Rotary member John Miles made his second ‘visit’ to Leicester Novus Rotary in the space of two years to update us on the charity Global Sight Solutions, of which he is a trustee.
The last time John came, in February 2018, he travelled all the way from home, where he is a member of the Rotary Club of Leatherhead. This time, he stayed at home and addressed seven members of Novus from his home via Zoom.
John explained that Global Sight Solutions, which changed its name from Guildford Rotary Eye Project about four years ago, helps Rotary clubs in Third World countries set up permanent eye hospitals.
That way, says John, the services offered are permanent rather than temporary eye camps. A cataract operation can cost about £15. But because of the charity’s ability to get matching grants (including through the Rotary Foundation) it is possible to leverage a £5 donation up to £25.
GSS works by raising typically £12,000 which, matched by a Rotary club in the host country and with other grant funding, is enough to provide enough equipment to start a hospital.
The hospitals, from Day One, belong to the local Rotary club and are charged with the responsibility of becoming financially self-sustaining within seven years. In fact, said John, all of the 140 eye hospitals the charity has helped establish since its formation in 1988, they have achieved that by about their fifth anniversary.
The eye hospitals are open to private patients (though they cannot leapfrog over the poor patients the charity aims to prioritise). They will have an income from a pharmacy and from optical shops and other related activities.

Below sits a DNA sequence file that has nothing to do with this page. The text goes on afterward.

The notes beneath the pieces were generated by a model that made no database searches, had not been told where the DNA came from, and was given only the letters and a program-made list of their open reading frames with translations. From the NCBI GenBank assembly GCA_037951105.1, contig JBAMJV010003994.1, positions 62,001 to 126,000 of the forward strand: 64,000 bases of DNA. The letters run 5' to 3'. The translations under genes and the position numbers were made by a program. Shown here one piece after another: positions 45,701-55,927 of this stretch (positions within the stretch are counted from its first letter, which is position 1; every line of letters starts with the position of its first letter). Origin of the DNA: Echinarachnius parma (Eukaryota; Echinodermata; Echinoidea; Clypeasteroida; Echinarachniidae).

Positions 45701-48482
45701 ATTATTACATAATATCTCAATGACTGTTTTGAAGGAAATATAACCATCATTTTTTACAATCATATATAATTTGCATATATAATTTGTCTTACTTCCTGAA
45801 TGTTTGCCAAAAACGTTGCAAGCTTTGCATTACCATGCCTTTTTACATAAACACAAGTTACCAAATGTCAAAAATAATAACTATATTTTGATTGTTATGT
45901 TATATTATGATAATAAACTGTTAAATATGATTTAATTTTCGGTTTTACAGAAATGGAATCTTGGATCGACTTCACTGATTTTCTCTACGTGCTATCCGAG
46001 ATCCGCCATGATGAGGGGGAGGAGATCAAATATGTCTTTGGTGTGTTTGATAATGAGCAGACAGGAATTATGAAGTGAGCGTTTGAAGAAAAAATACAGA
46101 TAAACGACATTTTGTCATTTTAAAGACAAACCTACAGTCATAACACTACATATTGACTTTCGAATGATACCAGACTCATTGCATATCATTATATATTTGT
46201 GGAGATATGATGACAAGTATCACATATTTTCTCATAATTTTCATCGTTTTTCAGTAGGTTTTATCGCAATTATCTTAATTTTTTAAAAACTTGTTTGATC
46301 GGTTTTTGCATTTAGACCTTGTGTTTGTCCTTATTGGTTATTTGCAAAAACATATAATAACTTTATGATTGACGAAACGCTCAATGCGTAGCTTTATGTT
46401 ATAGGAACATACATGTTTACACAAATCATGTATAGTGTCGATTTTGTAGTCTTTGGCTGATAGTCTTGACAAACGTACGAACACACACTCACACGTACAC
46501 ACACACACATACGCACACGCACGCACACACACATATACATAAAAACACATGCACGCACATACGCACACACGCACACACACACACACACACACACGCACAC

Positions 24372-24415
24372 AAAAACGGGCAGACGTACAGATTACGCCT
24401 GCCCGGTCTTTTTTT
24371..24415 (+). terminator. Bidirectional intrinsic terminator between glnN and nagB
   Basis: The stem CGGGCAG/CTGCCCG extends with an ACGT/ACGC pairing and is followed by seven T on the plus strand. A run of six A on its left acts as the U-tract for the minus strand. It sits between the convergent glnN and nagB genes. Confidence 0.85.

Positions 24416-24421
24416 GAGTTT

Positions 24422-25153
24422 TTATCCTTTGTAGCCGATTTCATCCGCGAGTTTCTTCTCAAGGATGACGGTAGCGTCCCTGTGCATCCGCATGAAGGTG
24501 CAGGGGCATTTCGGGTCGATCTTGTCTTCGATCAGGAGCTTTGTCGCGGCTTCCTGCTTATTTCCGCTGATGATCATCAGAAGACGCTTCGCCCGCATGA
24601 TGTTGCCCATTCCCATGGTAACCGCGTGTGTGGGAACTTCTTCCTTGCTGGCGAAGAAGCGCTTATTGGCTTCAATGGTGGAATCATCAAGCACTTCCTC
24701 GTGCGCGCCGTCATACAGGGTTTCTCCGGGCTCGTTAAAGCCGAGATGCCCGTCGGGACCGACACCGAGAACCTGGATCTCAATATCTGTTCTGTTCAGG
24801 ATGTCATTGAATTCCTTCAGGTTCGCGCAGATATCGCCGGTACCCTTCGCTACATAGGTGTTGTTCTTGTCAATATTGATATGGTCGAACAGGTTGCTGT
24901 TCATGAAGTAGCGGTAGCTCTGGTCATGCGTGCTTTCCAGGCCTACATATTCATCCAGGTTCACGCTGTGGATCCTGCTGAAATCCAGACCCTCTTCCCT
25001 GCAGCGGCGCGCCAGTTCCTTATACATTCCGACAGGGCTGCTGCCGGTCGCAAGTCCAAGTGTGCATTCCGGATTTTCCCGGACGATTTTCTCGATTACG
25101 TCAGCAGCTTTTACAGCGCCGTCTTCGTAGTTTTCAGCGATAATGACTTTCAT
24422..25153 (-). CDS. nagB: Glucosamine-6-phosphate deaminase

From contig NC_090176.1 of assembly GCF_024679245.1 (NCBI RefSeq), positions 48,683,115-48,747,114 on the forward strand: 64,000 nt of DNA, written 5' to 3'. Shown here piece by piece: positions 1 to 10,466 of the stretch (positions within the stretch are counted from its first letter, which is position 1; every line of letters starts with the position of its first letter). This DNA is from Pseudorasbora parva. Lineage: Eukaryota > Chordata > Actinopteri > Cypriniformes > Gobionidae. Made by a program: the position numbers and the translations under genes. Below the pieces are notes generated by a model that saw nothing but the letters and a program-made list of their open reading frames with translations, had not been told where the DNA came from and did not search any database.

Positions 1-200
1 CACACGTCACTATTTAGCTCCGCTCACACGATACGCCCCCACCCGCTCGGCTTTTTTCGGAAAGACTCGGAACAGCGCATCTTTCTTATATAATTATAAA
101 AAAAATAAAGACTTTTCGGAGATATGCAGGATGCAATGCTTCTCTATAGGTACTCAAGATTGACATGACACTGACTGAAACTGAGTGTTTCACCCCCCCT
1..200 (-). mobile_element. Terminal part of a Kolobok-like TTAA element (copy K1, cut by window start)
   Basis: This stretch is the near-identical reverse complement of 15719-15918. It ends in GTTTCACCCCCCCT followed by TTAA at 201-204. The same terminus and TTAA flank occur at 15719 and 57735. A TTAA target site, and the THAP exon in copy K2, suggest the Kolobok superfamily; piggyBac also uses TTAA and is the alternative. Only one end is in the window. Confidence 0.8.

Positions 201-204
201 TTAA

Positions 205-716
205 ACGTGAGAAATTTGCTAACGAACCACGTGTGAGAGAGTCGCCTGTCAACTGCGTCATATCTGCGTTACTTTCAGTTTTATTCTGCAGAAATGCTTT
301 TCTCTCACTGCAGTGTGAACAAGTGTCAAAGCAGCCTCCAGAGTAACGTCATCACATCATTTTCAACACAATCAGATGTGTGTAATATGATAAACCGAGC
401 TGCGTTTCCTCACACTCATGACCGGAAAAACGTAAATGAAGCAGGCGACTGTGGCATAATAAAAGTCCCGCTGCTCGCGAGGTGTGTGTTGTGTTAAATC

The programme has been so successful that Global Sight Solutions has increased its target of achieving 100,000 operations a year to 150,000 per year.
The COVID-19 pandemic has slightly disrupted the charity’s operations, but John said there are a number of new eye hospitals in Pakistan, India, and some African countries, expected to open in the next few months.
John concluded his fascinating talk by asking us to think, every night as we switch out the bedroom light, how we would feel if we were poor and our sight was like being in that darkened room; and then each morning to think about how we would feel if we woke and found that our eyesight had disappeared.
He urged us to visit the charity’s website and maybe to take part in the lottery which costs £1 but offers a £25,000 prize, or just to click on the donate button, or to buy Christmas e-cards.
President Sarita Shah thanked John for his excellent talk.
Last edited: 21:30 on Thursday, 12.11.2020